2019 compass kitsondavies ashareddirection 883x432 1

A shared direction

26 September 2019

The article at a glance

As Michael Kitson succeeds Dr Jane Davies as Director of the Cambridge MBA programme this autumn, they discuss teamwork, the Cambridge ecosystem, …

As Michael Kitson succeeds Dr Jane Davies as Director of the Cambridge MBA programme this autumn, they discuss teamwork, the Cambridge ecosystem, and the importance to business education of understanding different cultures.

Michael Kitson talking to a group of MBA students.
Dr Jane Davies
Dr Jane Davies

The Cambridge MBA baton passes this autumn to new MBA Programme Director Michael Kitson, University Senior Lecturer in International Macroeconomics, from Dr Jane Davies, Senior Faculty in Management Practice. Michael has been Deputy Director of the Cambridge MBA for the past few years and has long taught economics to our MBA students. Jane held the rotating Cambridge MBA Director’s role for the past four years and will now be Director of Executive Education at Cambridge Judge Business School.

We spoke to the two directors during the handover period, as they shared their insights about business education in today’s changing economic climate. Here are edited excerpts from the discussion:

Teamwork and cultural interaction are important elements in business education

Jane Davies: “The learning comes from each other, as well as the teaching and faculty. Having Management Praxis (which focuses on a person’s conduct and its impact) as one of the foundation courses on the MBA programme is enormously valuable in the changing business climate today. Students also benefit from understanding the practice of management along with the opportunity to see it through a live project such as the Cambridge Venture Project”.

Michael Kitson.
Michael Kitson

Michael Kitson: “The world is still very turbulent and being resilient and flexible in the workplace is becoming more important. It’s also important to understand the contrasts and variations in different countries, sectors and cultures. Understanding cultural difference, not only in the company or organisation itself, but across the wider societal context, is a valuable skill to develop and reinforce. With up to 50 different nationalities working together in small teams across the class, this helps in fostering a different mindset from the very start of the Cambridge MBA”.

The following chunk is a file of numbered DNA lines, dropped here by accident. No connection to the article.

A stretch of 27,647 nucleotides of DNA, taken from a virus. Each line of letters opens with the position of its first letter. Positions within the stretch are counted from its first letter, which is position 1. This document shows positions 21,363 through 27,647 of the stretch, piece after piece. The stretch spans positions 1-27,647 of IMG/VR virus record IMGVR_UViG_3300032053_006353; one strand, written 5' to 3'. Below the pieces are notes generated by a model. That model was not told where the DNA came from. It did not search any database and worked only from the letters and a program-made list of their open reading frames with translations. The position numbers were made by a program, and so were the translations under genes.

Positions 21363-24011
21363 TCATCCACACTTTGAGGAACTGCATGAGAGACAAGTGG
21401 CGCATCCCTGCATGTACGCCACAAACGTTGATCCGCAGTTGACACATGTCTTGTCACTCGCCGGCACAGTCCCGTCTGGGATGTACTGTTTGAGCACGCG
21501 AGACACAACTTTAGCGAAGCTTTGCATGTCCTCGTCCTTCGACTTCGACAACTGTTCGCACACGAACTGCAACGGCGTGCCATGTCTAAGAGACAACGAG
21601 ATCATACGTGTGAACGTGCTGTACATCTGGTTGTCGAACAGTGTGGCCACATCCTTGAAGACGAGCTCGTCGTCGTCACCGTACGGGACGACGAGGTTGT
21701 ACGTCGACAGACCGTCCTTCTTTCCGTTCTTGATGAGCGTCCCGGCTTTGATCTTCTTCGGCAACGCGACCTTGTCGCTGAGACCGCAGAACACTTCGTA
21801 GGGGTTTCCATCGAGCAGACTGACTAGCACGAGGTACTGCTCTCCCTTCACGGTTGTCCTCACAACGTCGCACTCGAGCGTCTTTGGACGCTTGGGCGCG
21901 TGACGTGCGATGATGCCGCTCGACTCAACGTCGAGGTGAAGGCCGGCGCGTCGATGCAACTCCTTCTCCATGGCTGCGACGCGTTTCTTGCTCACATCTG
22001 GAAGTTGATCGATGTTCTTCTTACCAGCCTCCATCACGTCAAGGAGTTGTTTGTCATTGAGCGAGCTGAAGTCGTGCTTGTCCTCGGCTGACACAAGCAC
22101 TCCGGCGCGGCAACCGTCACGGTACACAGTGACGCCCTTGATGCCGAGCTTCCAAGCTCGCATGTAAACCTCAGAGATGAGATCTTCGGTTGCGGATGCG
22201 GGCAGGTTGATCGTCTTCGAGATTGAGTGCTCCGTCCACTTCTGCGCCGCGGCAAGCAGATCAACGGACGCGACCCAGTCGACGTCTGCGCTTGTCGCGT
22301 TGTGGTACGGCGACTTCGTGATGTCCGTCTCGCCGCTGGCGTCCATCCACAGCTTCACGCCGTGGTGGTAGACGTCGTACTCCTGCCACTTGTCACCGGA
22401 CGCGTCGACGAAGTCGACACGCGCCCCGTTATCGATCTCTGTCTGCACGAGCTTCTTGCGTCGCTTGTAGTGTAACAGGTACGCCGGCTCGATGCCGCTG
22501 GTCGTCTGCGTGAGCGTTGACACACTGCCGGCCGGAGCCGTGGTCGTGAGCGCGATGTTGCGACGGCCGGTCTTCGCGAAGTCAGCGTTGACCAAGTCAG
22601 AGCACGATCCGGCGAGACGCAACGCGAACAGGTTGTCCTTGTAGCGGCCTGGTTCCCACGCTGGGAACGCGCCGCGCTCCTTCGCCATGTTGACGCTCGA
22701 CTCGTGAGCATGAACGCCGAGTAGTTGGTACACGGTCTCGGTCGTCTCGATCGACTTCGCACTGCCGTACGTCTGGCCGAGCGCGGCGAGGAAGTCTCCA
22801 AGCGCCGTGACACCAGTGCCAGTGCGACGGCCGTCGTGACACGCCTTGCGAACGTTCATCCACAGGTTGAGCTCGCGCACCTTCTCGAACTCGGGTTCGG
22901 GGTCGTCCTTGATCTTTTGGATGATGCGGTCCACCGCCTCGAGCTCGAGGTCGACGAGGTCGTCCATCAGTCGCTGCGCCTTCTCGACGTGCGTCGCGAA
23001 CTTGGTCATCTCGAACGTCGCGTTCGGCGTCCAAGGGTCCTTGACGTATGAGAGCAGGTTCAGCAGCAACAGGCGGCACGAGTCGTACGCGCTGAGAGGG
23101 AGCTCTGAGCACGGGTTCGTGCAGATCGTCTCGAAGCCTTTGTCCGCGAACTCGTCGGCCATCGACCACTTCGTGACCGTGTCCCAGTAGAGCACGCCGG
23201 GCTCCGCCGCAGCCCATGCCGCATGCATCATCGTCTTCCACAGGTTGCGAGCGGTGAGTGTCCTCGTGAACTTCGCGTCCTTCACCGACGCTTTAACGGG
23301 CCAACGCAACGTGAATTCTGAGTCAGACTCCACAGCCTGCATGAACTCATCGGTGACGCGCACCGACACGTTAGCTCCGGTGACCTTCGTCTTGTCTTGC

Jane Davies: “When I speak to the MBA alumni, a recurring thing they say is that one of the benefits of the Cambridge MBA programme is that they can now work with anyone, on any team, anywhere in the world. We aim to provide students with a great asset that is not just about a balance sheet, but an organisational skill that can take them through the whole of their careers”.

On leadership

Jane Davies: “What I have enjoyed most about being the Cambridge MBA Director is the element of responsibility, that has been a job that I was proud to do I have enjoyed the chance to make a difference, to make changes across the MBA programme. We are constantly looking at the efficiency and effectiveness of what we do, we looked a lot at processes, from programme delivery to admissions to working with employers, what were the processes we use and how could we develop a mindset of continuous improvement? Ultimately it is your ability to have rapport with the students and to be able to work with colleagues and faculty, to be able to lead a team, that qualifies you for the role”.

The Cambridge ecosystem is a key element of the Cambridge MBA experience

Jane Davies: “On the Cambridge MBA you are earning a degree from the University of Cambridge, so we encourage our students to take the initiative and be involved in the wider University wherever they can. While the Business School has a great deal of events and activities, and it is a very intense curriculum, if you have initiative there is so much going on and so many different opportunities to take advantage of”.